Neddy Merrill lounges with his wife and friends beside a swimming pool, a golden creature, no longer young but slender and handsome. “He might have been compared to a summer’s day, particularly the last hours of one.” In a fit of whimsy, Neddy decides that he will make his way home by swimming through all the pools in the county. His journey begins in a spirit of delight. People welcome him. But gradually the tone grows more sombre. The Welchers’ house is for sale and the pool is empty. The Sachses say they have given up drinking since Eric’s operation. When Neddy gets to the Hallorans they say that they’re sorry for all his “misfortunes”. The Biswangers are having a party but they snub him and the bartender is rude. Neddy starts to feel cold. There are autumn leaves on the ground. When at last he gets to his own house it’s dark and locked and the rooms are empty. He has swum to the end of the river of life. Cheever planned this as a novel and had carrier bags full of notes on each of the households but in the end he boiled it down to this single glorious sweep of a short story.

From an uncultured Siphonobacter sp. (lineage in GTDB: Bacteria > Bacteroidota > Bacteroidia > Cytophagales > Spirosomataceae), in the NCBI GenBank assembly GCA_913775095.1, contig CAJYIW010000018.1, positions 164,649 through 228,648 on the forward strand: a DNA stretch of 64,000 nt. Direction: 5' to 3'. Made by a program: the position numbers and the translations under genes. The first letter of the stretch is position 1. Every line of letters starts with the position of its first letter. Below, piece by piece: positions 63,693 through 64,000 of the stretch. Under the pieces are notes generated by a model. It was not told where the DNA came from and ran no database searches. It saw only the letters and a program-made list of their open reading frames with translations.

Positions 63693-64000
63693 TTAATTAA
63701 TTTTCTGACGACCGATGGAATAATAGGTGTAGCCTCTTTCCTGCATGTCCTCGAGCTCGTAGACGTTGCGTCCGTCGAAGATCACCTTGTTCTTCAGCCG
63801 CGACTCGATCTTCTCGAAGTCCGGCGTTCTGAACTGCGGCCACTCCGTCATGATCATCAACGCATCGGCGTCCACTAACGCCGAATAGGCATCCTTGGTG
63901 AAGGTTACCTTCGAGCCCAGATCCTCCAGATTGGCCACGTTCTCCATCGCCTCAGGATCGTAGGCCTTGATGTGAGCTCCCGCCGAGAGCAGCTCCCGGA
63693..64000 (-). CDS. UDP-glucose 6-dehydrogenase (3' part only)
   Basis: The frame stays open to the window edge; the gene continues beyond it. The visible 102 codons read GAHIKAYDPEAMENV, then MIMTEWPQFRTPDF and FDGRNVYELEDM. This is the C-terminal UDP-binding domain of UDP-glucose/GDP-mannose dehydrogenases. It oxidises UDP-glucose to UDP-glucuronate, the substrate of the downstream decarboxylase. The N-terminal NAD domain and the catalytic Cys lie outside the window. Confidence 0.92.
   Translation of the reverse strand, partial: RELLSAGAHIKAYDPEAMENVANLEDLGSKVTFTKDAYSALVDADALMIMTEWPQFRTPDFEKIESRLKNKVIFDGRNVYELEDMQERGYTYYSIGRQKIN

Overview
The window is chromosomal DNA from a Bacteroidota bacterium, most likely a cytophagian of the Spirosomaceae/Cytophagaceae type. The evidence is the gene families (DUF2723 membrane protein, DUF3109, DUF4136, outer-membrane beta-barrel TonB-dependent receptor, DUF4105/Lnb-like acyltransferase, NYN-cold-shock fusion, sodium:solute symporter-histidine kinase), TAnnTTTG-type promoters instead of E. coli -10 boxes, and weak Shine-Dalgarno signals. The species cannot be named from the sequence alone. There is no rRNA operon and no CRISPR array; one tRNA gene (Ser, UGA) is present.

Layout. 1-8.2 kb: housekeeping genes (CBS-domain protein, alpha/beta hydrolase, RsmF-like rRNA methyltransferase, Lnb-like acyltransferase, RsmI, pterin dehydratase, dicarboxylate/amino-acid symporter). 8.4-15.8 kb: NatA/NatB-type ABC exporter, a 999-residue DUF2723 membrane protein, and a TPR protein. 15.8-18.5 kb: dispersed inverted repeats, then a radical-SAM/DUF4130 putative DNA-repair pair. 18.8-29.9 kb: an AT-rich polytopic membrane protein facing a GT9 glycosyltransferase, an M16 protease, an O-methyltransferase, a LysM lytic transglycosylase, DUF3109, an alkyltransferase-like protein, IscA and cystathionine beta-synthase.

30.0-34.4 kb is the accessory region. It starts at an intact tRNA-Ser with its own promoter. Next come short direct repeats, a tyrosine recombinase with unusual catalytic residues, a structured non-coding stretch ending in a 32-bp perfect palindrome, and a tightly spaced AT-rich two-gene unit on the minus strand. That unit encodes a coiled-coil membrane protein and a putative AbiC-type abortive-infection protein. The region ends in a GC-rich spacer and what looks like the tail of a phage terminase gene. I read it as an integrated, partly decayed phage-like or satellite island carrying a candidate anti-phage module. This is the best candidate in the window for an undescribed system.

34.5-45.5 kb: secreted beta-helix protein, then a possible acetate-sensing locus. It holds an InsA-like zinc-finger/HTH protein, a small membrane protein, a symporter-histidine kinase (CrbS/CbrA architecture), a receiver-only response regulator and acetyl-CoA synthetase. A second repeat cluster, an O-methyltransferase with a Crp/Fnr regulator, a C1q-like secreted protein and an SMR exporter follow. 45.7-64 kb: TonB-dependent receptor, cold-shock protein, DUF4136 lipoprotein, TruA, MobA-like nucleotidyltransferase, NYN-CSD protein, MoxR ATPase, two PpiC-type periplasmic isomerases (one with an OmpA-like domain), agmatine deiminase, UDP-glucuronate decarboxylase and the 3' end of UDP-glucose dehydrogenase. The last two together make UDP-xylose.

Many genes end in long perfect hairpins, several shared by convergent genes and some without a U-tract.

First published in the New Yorker, July 18, 1964. Print version here. Collected in The Stories of John Cheever, Knopf 1978, various UK editions including Vintage 1990. Listen to Cheever himself read (rather haltingly) here or Anne Enright here